M A I N   N E W S

Speakers voice concern
SC order on Jharkhand
Tribune News Service

New Delhi, March 20
An emergency conference of Presiding Officers of Legislative Bodies of India, boycotted by Speakers of NDA-ruled states, today expressed concern over court orders, which tend to disturb the delicate balance of power between Judiciary and Legislature and appeared to be a transgression into the independence of the Parliamentary System of our country.

Reiterating that Judiciary and Legislatures were supreme within the areas assigned to them by the Constitution, the conference felt that “It is imperative to maintain harmonious relations between the Legislatures and the Judiciary.”

The conference was attended among others by Lok Sabha Deputy Speaker Charanjit Singh Atwal of the Shiromani Akali Dal while Tamil Nadu Speaker K Kalimuthu of AIADMK stayed away. Presiding Officers of NDA-ruled states, Madhya Pradesh, Rajasthan, Gujarat, Chhattisgarh, Jharkhand, were not present at the conference. Speakers of Himachal Pradesh, Punjab, Maharashtra, Sikkim, Uttar Pradesh, Uttaranchal were also present. Punjab was represented by its Deputy Speaker, Prof Darbari Lal.

Lok Sabha Speaker Somnath Chatterjee, who chaired the day-long conference and delivered the inaugural address, was categorical that “While the Legislatures should not cross the Laxman rekha (limits set in the Constitution), similarly we feel all organs of the Constitution should not cross the limits.”

In a five-page resolution, unanimously passed at the conference, called in the backdrop of the Supreme Court order on Jharkhand, also said that “The Judiciary commands and justly deserves the respect and dignity it enjoys; that the Legislatures also, as the supreme legislative and representative bodies which give voice to the hopes and aspirations of the teeming millions of this country, deserve the same degree of respect and dignity.”

Mr Chatterjee in his hour-long speech and later at the press briefing emphasised that the conference was not intended to create any confrontation between the Legislature and the Judiciary nor was it to discuss the political aspects arising out of the Supreme Court order on Jharkhand issue.

Asserting that he had never demanded Presidential Reference on the March 9 Supreme Court order, Mr Chatterjee said he had favoured it on the basis of the opinion of the preponderant majority at an all-party meeting on March 10.

“Unnecessarily an impression was being created that I have intruded into a political arena or into an area of conflict,” Mr Chatterjee said hoping that today’s conference would put an end to the controversy.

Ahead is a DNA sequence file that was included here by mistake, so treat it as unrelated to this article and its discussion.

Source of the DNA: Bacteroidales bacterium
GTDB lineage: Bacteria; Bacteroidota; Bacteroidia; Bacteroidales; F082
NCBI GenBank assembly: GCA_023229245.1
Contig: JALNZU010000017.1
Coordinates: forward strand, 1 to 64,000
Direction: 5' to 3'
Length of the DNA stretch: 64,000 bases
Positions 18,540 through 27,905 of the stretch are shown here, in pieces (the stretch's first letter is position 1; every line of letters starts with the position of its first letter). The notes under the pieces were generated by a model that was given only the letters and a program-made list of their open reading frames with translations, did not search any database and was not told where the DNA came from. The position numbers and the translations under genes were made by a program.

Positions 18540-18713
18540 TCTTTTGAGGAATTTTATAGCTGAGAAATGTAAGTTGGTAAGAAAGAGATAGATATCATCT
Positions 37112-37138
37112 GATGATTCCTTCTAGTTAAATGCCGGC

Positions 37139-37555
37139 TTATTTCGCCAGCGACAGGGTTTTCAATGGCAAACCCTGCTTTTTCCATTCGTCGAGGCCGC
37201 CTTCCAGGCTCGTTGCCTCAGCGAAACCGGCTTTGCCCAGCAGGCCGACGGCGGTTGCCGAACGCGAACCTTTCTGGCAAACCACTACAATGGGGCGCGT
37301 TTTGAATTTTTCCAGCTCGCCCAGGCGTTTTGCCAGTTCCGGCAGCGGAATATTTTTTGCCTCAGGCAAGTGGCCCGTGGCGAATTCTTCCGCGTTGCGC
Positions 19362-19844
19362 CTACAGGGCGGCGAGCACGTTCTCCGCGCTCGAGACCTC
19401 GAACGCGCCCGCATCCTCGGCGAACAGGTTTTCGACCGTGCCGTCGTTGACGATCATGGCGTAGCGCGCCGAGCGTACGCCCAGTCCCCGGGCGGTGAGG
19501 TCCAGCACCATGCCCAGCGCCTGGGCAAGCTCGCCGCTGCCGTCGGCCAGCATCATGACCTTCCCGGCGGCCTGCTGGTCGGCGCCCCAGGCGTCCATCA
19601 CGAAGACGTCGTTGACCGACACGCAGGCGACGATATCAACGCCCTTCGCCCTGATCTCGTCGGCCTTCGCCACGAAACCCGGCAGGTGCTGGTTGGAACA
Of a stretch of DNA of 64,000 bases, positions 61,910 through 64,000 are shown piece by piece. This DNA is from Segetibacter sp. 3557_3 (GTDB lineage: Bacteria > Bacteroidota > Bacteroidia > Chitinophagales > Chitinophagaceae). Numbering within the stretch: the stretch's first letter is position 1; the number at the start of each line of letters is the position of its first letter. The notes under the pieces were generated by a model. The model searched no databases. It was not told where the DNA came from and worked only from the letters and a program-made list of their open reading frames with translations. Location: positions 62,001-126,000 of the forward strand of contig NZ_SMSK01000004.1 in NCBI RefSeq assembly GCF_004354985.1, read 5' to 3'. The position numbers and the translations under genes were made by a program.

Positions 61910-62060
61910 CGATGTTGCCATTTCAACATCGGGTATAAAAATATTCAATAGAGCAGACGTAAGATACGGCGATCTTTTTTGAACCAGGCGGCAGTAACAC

“It was strange to say the least, that my statement (on March 10) could have been construed as an interference with the Order of the Supreme Court or having contended for stay or nullification thereof or of inviting anyone to ignore the same. Obviously, the order would have its effect, whether implementable or not,” he said, adding “but that does not mean that the question raised is not import or should not be seriously looked into.”

“Let me once again emphasise here that this emergency conference is not and cannot be concerned with the political issues and questions relating to the state of Jharkhand nor is it concerned with the applicability of the order of the Supreme Court dated March 9, 2005 in so far as the State Legislative Assembly is concerned...The Supreme Court order was assumed to be binding on the parties to the dispute unless and until the court decided otherwise,” he said.

However, the Lok Sabha Speaker asserted that “The issue arising out of the Interim Order of the Supreme Court in the Case are of such far reaching ambit that if not re-considered and if followed in future, it will upset the constitutional balance and the democratic functioning of the State as a whole.”

Explaining the rationale behind convening today’s conference, he said, “In the wake of the Apex Court’s orders in the Jharkhand case, my humble but considered view is that we are once again confronted with an unfortunate situation...This is a matter which should be looked into transcending all political ideologies and topical developments.

“With all respect to the Supreme Court, I am of the view that the very principle of separation of powers which is one of the basic features of our governance has been violated,” he said.

“Each organ of the State — the Judiciary, the Legislature and the Executive - is the creation of the Constitution, and derives its powers from the Constitution and is expected to function in conformity with it...if any one of them oversteps the assigned limits or displays trends towards that, the stability of the entire edifice could be affected,” Mr Chatterjee warned.

“Thus very humbly I submit that such an order cannot be treated as a decision on the entire gamut of the principles of separation of powers, as clearly enshrined in Articles 122 and 212 of the Constitution and also of Article 361 thereof or as a precedent,” he added.

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